London • Missy Franklin plans to attend college and swim as a collegian, unless, that is, “some horrendous amount of money” leads her to change her mind, her father said here Tuesday.
Dick Franklin said in an informal news conference before his daughter’s attempt at a third Olympic medal that agents and corporate sponsors have approached him about representing his daughter, a senior-to-be at Regis Jesuit High School. Her parents said it’s ultimately her decision but the family is keeping options open.
“Everything’s great and she’s looking forward to a full-ride scholarship, which is a significant financial implication,” Dick said. “But if there were to be some horrendous amount of corporate money thrown at her, then you’d have to sit down with her and say, ‘Honey, I don’t know that you understand what $1 million or $2 million is but that could be your children’s education. That could be your house when you get married.’
“ Then if she goes, ‘Yeah, but you know, I still want to swim for my school,’ then that’s what she’s going to do.”
Dick Franklin is a better judge of pro contracts than most fathers. He was a corporate executive with Reebok and Head and negotiated many endorsement deals. He knows there is no hurry to make a decision.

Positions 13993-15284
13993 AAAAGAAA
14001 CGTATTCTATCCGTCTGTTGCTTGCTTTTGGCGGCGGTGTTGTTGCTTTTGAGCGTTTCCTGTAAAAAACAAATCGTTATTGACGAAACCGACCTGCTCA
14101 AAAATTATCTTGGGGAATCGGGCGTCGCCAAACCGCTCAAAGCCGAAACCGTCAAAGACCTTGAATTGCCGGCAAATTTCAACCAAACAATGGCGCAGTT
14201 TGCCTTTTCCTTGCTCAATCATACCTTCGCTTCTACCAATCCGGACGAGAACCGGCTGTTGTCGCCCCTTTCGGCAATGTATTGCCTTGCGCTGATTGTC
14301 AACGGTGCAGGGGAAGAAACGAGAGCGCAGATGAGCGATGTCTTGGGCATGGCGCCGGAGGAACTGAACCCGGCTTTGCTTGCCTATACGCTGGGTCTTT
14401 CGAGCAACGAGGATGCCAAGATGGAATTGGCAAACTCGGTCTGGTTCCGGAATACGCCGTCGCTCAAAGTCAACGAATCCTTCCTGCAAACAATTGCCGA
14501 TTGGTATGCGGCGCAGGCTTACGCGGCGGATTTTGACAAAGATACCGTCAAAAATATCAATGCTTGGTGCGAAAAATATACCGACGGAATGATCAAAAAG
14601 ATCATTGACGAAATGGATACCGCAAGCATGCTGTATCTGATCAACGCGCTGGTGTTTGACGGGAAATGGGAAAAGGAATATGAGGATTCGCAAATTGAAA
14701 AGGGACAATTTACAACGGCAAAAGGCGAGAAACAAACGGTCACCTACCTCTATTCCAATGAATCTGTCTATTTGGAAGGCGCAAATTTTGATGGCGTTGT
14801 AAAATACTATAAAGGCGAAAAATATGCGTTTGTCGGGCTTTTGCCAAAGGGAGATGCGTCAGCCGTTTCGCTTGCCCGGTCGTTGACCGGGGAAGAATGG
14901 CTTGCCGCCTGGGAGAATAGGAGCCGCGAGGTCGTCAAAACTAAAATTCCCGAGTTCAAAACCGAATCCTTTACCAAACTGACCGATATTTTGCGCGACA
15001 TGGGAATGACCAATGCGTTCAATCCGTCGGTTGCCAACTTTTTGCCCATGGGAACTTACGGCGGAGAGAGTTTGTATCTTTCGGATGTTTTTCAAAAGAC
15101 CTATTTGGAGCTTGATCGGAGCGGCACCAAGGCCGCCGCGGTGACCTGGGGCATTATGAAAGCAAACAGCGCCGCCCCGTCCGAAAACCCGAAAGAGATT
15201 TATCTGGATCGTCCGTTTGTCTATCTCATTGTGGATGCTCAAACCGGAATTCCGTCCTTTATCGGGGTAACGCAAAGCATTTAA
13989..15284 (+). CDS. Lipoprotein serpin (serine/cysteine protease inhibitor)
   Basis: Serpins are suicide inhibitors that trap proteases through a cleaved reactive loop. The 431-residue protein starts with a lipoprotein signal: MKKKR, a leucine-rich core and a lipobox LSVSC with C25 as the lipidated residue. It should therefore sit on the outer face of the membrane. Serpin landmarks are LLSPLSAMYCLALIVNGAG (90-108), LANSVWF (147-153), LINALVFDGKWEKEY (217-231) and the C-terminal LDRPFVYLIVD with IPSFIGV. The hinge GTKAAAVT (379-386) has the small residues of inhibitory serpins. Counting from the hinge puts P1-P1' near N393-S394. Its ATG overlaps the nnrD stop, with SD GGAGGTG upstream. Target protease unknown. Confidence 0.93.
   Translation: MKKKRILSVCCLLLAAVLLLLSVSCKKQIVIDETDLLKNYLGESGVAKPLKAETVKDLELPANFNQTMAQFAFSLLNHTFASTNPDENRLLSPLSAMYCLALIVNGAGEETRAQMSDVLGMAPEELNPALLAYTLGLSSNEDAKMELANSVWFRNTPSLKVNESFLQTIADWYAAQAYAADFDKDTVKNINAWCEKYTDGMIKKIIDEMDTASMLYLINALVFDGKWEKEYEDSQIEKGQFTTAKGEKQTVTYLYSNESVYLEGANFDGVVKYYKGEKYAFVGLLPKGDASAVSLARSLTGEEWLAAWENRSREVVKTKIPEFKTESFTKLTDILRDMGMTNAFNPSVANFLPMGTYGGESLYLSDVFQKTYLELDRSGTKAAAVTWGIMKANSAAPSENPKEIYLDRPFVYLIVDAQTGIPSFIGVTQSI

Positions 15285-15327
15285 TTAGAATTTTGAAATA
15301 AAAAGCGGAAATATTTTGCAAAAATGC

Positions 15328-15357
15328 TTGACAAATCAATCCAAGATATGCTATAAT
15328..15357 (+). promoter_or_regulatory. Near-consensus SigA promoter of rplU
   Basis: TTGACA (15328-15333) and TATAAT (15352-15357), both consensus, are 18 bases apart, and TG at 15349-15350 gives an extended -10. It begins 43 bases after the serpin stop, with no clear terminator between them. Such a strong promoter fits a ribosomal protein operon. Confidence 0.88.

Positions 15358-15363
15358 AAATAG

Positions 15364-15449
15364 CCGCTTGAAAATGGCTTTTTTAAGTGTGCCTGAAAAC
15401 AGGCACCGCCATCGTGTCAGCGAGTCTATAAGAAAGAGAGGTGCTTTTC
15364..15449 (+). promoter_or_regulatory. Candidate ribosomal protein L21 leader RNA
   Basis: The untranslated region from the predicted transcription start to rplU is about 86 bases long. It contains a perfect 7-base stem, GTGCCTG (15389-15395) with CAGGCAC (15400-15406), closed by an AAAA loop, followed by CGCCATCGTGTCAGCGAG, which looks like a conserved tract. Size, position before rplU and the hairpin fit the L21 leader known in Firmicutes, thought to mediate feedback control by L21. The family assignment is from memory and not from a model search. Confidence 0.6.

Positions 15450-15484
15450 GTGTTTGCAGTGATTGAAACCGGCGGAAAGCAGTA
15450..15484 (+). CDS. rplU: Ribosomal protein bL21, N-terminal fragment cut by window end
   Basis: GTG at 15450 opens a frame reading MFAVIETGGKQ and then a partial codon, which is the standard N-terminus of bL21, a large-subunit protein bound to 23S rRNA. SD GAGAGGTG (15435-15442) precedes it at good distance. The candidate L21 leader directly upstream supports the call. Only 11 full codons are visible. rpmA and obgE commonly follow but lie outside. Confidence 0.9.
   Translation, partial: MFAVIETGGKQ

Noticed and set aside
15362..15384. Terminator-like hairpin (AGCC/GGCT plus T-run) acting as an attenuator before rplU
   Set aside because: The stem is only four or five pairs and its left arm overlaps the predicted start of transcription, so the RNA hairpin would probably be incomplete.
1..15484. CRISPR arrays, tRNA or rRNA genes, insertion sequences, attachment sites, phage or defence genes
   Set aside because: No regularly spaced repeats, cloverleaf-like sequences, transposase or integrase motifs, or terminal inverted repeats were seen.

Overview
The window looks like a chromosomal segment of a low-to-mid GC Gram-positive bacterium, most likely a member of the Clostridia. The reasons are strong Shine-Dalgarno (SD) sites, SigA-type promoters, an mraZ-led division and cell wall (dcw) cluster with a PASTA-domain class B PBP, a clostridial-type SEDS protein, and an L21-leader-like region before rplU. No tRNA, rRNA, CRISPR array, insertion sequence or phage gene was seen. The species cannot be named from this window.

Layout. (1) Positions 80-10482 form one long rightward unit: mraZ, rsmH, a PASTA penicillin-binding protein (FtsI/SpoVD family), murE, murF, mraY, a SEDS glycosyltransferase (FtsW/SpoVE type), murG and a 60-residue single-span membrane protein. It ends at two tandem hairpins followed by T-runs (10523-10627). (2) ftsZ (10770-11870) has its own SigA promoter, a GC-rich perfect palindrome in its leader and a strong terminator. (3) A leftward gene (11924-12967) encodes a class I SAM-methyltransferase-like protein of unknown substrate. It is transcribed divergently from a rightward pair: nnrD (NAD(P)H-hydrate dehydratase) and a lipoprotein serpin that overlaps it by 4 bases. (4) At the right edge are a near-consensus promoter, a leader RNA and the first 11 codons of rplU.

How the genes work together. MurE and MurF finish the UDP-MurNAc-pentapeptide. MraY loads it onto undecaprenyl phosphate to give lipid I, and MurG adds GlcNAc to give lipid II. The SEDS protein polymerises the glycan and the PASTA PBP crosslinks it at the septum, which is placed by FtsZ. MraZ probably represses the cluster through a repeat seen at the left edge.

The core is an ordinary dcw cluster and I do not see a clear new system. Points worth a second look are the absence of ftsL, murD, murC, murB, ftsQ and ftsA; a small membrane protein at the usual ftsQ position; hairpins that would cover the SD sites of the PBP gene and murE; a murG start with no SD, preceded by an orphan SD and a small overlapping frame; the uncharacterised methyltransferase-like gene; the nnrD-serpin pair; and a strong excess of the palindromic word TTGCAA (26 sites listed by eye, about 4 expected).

As a swimmer Missy likely won’t get injured. As a 17-year-old, she’ll likely get faster.
“The money will be there in four years,” he said. “In my experience, most of the corporations will come after her about 18 months, 12 months before the next Olympics. Rio’s 2016 so it would be sometime after her sophomore year (of college). I think they’d come after her with a vengeance to sign her up for Rio.”
It’s unclear how much money Franklin could make in endorsements. She’s considered the new face of American women’s swimming, and her bubbly personality has become enormously popular with fans and media worldwide during these Games.
However, projected endorsement money often isn’t as great once the excitement of the Olympics fade. While corporate sponsorship for top swim stars in recent years has vastly improved, it may not be enough to overcome the allure of swimming in college.
“I don’t know what a horrendous amount of money is,” Dick said. “Right now it’s $200,000-$300,000 and we can trade that off and have a full-ride scholarship from one of America’s finest schools.”
If Franklin went to college but turned professional, she would work out largely alone away from the college team which trains specifically for certain meets.
She enjoyed swimming for Regis Jesuit High as a junior and may swim for it again next season. Everything is magnified at the Olympics and to the Franklins, so is their daughter’s future.
“Dick and I don’t know what this means yet,” said D.A., her mother. “We have no idea what it means in terms of anything. We’re new at this. We’ll have to take a look at things and as I mentioned, the big thing is Missy makes an educated decision. Whatever we figure out, we’ll share with her and figure out what’s best for her.”